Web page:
And I failed to honor God in a single thing I did. In fact, I left Him out of my day completely. Because there was no room for Him beside my self-pity. And dagummit...I wanted to feel sorry for myself. I deserved to feel sorry for myself. All day long things didn't go my way. All day long, people failed to consider me. It's a common problem of the human condition: righteous indignation. We cling to that word "righteous" as use it as an excuse to lash out at the people who have wronged us. Or in my case, at the universe that was obviously conspiring against me.

But the problem was, that as a child of God, by not rising above my tiny, temporal, annoyances to show kindness and love to those around me I failed to show that I believe these things to be small and temporal. I failed to show that I believe in anything greater than myself. And for that, I am ashamed. I recently did a Bible Study on finding joy regardless of our circumstances, and the key concept I took away from it was that we must keep our focus upward - on God, and outward - on others. That if we live each day focusing inward, we will always ride the emotional roller coaster of our feelings and never find the peace that comes with an eternal perspective.
Sing to him, sing praise to him;
tell of all his wonderful acts.
Glory in his holy name;
Let the hearts of those who seek the LORD rejoice.
Look to the LORD and his strength;
seek his face always. ~1 Chronicles 16:9-11.
True, consistent joy can only come from keeping our eyes focused upwards. Something I obviously need some work on.

Tomorrow will be better. I believe it. For even if it's not, I will be. And for everyone who had to listen to me whine today, I'm sorry.

*My apologies to Alexander and his creator, Judith Viorst, for my shameless, and pathetic, rip off of her work. We love that book at our house, and it was the term "Some days are like that, even in Australia" that kept popping in my head as I went through my day today.

*My sister-in-law cancelled babysitting for a very good reason. I love her dearly and hold no animosity towards her for cancelling and am in fact, honored that she had agreed to stay with the fearsome foursome at all. We have very few people in our lives willing to take on that challenge. Hmmm, don't think today's post helped that situation much.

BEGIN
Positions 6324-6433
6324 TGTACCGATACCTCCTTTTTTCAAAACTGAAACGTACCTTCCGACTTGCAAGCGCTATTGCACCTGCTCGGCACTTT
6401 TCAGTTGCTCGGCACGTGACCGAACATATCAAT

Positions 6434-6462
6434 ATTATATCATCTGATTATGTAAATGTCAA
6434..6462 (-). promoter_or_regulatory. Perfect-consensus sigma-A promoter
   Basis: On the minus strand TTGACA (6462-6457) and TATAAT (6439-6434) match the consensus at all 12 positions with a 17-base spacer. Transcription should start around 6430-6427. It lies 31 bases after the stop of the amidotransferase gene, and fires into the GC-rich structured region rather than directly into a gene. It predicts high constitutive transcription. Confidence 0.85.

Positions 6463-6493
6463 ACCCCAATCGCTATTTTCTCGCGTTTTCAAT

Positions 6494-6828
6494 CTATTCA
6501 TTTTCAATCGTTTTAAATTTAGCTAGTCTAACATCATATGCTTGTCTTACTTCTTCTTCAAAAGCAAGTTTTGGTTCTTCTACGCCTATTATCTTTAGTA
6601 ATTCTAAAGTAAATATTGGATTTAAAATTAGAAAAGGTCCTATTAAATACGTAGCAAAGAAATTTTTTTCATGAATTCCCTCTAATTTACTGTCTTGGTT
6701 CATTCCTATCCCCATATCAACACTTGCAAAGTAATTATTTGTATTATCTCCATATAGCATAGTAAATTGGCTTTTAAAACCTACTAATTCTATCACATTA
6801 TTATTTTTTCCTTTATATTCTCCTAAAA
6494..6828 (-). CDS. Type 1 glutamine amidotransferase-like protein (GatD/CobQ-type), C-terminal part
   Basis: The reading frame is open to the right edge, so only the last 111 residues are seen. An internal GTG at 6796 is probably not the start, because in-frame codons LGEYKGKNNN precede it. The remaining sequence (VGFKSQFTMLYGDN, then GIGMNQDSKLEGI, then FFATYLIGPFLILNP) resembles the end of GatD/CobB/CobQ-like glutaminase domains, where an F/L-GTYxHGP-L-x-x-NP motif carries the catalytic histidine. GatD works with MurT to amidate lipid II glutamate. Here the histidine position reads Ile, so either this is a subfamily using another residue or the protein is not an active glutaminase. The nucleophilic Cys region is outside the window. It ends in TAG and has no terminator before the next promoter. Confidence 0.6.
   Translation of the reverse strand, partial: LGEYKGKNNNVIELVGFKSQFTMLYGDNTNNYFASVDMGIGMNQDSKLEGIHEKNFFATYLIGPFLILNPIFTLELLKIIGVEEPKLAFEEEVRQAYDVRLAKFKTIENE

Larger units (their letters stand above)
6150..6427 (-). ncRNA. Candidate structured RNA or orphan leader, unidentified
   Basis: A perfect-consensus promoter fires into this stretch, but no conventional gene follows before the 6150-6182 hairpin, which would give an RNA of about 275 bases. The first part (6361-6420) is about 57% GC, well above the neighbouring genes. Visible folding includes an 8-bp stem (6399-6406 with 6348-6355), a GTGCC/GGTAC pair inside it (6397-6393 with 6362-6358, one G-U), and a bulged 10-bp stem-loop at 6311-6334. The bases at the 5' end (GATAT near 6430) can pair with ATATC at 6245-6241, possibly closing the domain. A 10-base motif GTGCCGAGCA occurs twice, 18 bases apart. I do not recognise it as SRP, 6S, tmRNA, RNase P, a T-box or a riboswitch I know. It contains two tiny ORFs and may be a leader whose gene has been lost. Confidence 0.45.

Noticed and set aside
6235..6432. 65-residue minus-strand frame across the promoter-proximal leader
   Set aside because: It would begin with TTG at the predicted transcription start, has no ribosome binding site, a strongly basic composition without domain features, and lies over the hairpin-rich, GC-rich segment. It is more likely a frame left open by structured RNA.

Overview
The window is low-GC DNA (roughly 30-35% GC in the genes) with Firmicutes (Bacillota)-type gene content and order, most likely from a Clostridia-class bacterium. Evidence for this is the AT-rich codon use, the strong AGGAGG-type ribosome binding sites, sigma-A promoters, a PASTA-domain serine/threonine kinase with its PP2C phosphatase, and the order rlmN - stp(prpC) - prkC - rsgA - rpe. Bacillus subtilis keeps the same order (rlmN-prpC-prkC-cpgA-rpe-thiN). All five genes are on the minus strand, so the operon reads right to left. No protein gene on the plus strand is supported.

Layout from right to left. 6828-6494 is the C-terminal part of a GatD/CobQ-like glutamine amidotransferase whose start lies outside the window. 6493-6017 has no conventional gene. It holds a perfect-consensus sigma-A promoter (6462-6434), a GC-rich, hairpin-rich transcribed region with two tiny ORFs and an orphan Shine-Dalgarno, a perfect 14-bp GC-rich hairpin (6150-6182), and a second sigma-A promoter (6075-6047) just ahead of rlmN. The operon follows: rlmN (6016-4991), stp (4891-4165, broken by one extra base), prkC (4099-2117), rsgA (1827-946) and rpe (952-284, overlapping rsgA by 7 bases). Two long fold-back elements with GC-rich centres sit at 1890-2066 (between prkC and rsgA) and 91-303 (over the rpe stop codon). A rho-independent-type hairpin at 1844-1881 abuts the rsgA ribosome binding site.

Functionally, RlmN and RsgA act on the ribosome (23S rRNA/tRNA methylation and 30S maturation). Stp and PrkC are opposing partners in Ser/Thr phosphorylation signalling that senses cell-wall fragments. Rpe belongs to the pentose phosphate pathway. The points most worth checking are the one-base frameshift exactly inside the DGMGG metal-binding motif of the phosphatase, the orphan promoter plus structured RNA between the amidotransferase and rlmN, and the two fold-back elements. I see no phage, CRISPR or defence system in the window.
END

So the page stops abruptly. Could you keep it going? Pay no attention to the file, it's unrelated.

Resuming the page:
Friday, February 6, 2009

Friday Fave 5 (Updated)

Well today is supposed to be my Friday Fave 5, but due to writing time constraints it may turn out to be the Friday Fave 1 or 2 followed by the Saturday Fave 4 or 5. I have lots to be grateful for this week and so I am determined to share, Friday or not.

1.My first item this week is one I am terribly excited about. My kitchen has finally been painted and I am in love with the color. Please excuse the excess of drywall dust permeating the air and every. single. surface. That will be addressed tomorrow.
This picture I took using the flash but the color didn't seem to be showing exactly right. It looked washed out. So, I tried another one, without the flash.Dark and blurry aside, I think it much better represents the color.

And here is one that shows a little better the contrast between the upper and lower wall but is still washed out by the flash. Please ignore the ugly cabinets with their peeling fake brass hardware. That's next on our list and based on our history it should be done in, oh, another 5 years.As you can see we cleared the counters of everything besides the necessities: Coffeemaker, toaster, sugar bowl and a bowl of Valentines M&Ms.

Well I must leave now to go pick up Allie from her voice lessons and take her to her cousin's 14th birthday party which, she just sprung on me, is co-ed. CO-ED.

I'll leave you marinating in that thought while I go throw up. Tune in tomorrow for updates on the co-ed party and for the rest of the Friday Fave 5.

UPDATE: We received a phone call while we were out tonight from my brother-in-law letting us know that we were misinformed and there was "no way in heck" that the party would include boys. There was apparently some confusion. Sorry guys. And, well...whew!